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Posted 17 June 2024 - 06:27 AM

At f/6 I’d skip the coma corrector for now and see how you like the views without it. It’s the 30mm where you’d notice coma the most anyway—so if you decide you need a coma corrector, it’d be a full time one like Paracorr or GSO, not part of a Barlow for the zoom.

As for a Barlow itself, I’m not directly familiar with the APM zoom so recommend searching through some of the threads on that ep for peoples’ experiences/recommendations about a good Barlow for it. Unless you live under consistently poor seeing, you will likely want more than 155x available for planets; with that scope I’d want a Barlow that got the zoom down to 5mm for 240x at least; 4mm for 300x better, for the good nights.
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#12 pregulla

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Posted 17 June 2024 - 06:41 AM

 

I don't think you need a 30mm ep on an f6 scope, imho.

30mm UFF has 48% larger filed compared to 25mm X-Cel LX. Worth having in my book. I still keep my 35mm because sometimes the 30mm UFF just that little bit too narrow, even in my F/5 120mm achromat. Larger exit pupils are also useful for use with narrowband filters if OP decides to get one in the future.


Edited by pregulla, 17 June 2024 - 06:42 AM.

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#13 Starman1

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Posted 17 June 2024 - 09:03 AM

Hi All,

 

I have an 8" Skywatcher flex dob with the provided 10mm and 25mm plossl eyepieces. They aren't great and I am looking at something better. Current magnification provided by the eyepieces is 48x and 120x.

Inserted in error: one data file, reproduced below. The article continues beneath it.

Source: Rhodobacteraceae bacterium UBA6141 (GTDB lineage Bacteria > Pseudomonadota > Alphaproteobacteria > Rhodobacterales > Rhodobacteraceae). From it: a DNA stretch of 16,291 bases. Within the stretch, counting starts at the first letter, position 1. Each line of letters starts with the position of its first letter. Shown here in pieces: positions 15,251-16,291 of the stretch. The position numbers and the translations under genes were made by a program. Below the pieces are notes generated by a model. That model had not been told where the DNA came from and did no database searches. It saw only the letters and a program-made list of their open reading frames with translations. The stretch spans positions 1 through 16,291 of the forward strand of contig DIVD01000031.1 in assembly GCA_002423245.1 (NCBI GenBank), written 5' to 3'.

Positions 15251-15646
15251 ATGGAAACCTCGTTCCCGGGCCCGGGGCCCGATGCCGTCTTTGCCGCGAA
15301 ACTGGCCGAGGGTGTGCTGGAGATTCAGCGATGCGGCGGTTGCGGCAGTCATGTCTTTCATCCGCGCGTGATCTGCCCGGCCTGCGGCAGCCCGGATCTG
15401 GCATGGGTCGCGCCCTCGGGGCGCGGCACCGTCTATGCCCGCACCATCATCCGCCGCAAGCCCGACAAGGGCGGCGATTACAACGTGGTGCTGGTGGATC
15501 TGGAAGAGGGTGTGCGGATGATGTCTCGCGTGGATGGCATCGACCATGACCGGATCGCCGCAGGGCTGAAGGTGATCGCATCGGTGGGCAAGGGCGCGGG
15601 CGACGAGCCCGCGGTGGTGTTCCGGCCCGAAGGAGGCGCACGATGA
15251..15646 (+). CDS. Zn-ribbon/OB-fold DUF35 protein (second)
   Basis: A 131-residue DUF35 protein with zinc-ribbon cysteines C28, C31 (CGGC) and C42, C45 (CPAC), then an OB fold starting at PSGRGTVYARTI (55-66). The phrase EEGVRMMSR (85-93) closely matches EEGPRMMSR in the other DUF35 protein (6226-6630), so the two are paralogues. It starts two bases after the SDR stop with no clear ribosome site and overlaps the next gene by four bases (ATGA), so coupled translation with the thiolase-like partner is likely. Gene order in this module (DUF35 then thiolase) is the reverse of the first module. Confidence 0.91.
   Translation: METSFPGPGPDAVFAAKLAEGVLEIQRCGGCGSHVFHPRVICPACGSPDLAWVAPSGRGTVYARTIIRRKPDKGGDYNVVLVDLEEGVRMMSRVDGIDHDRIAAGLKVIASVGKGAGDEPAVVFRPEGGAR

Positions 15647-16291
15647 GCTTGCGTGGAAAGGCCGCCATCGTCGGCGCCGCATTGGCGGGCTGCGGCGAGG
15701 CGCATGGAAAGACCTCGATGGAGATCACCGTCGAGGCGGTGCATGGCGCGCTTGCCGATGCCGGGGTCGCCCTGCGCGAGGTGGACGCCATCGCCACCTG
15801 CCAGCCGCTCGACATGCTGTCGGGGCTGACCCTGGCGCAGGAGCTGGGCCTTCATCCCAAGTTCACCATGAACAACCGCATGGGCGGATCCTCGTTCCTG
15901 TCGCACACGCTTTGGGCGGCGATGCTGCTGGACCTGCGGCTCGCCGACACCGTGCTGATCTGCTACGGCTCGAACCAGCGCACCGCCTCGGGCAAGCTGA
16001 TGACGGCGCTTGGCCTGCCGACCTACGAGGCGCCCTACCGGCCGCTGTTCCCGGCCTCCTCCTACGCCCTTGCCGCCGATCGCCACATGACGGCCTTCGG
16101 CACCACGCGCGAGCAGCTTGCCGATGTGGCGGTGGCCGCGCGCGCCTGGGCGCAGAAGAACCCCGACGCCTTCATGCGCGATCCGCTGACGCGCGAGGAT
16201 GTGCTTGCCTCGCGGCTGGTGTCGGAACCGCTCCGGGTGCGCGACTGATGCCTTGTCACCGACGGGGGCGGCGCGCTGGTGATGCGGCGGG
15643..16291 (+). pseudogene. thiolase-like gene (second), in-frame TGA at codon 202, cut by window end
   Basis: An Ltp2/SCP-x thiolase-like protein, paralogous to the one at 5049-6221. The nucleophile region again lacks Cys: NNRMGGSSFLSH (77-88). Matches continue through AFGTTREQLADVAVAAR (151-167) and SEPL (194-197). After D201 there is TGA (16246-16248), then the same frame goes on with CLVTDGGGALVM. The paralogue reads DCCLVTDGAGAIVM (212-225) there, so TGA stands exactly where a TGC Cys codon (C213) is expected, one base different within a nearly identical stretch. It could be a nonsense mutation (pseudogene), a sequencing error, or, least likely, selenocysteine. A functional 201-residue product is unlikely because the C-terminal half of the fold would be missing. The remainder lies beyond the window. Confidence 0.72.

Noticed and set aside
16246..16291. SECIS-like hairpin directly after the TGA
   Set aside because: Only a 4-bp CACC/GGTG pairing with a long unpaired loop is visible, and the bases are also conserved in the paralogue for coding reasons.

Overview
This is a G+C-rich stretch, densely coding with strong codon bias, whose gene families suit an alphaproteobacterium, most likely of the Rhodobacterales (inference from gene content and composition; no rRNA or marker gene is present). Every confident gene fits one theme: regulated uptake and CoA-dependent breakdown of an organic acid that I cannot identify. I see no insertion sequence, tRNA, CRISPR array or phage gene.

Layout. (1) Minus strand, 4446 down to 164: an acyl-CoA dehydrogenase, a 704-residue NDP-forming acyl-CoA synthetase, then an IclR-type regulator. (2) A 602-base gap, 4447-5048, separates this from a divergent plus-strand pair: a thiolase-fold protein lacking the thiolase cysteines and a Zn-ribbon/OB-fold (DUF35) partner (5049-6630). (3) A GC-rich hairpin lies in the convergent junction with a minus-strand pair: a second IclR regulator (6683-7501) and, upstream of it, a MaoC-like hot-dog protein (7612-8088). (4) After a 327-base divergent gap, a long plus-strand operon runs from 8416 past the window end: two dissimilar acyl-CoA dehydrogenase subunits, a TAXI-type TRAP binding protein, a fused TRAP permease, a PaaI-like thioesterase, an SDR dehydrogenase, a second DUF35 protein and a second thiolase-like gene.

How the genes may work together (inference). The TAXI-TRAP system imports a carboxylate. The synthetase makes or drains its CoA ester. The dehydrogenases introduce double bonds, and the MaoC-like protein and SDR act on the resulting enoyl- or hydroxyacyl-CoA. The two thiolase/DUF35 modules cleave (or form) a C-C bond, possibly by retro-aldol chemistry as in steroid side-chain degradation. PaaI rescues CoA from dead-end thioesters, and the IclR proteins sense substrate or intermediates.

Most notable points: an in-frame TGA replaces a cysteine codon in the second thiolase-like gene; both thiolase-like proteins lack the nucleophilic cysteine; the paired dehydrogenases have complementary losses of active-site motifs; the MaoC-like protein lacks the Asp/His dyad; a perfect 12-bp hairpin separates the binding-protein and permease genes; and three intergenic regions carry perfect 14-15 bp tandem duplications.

mirror size=200mm
focal length=1200mm
f stop= 6

 

I have gone down the eyepiece rabbit hole and want to sanity check my eyepiece selection before I make the purchase.... as together these will cost more than the telescope itself...

 

So far, I have settled on the following:

Sky Rover 30mm UFF 2" (Re-brand of APM 30mm UFF). [This seems like a given]

Sky Rover HFM 7.7-15.4mm Zoom (Re-brand of APM Super Zoom).

 

I have kids so I wanted a zoom to make it easier for them and reduce swapping out eyepieces all the time. 

 

I have looked for used items (for both APM and super zoon) but can't find any in my country. There is no stock of the APMs where I live - hence purchasing the "Sky Rover" instead.

 

In addition to the above, I am looking to either:

(1) barlow the zoom - but not sure what to get yet.... open to suggestions; or

(2) Buy a higher power fixed eyepiece, maybe 5/6mm??

 

Open to your recommendations - thanks in advance.

 

In terms of budget, I am very much "value" focused - i.e. willing to spend money to get to 80% of the performance for 60% of the price and weight compared to the very top eyepieces. I don't want to be left wanting by cheaper eyepeices and end up buying again later. 

 

EDIT: Myself and one of the kids use glasses.. so eye relief is a priority.

With the 8" dob, the 30mm and the Super Zoom is a great combination.

Use the Zoom in the 2" mode to make its focus come close to the 30mm.

 

You will be able to use glasses with both.  Just fold the rubber eyecups down.

 

As for a Barlow for the Zoom, a very cost effective Barlow is the 2" 2X GSO ED Barlow.

It comes with a nice 1.25" adapter as well.  It can be found on AliExpress, too.

And IF (I don't think you will need it) you find you want an eyepiece in between the 30mm and 15.4mm setting on the Zoom, the lens cell of the GSO 2" 2X ED unscrews from the Barlow's tube and threads directly to the 30mm

eyepiece, turning it into a 20mm (It becomes a 1.5x Barlow if used that way.


Edited by Starman1, 17 June 2024 - 09:04 AM.

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#14 peter k

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Posted 17 June 2024 - 09:12 AM

Thanks for the replies so far. There is actually a sale on today at aliexpress (as always) so I picked up the Sky rover 30mm uff and super zoom.
 

Good move. 



#15 SeattleScott

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Posted 17 June 2024 - 09:17 AM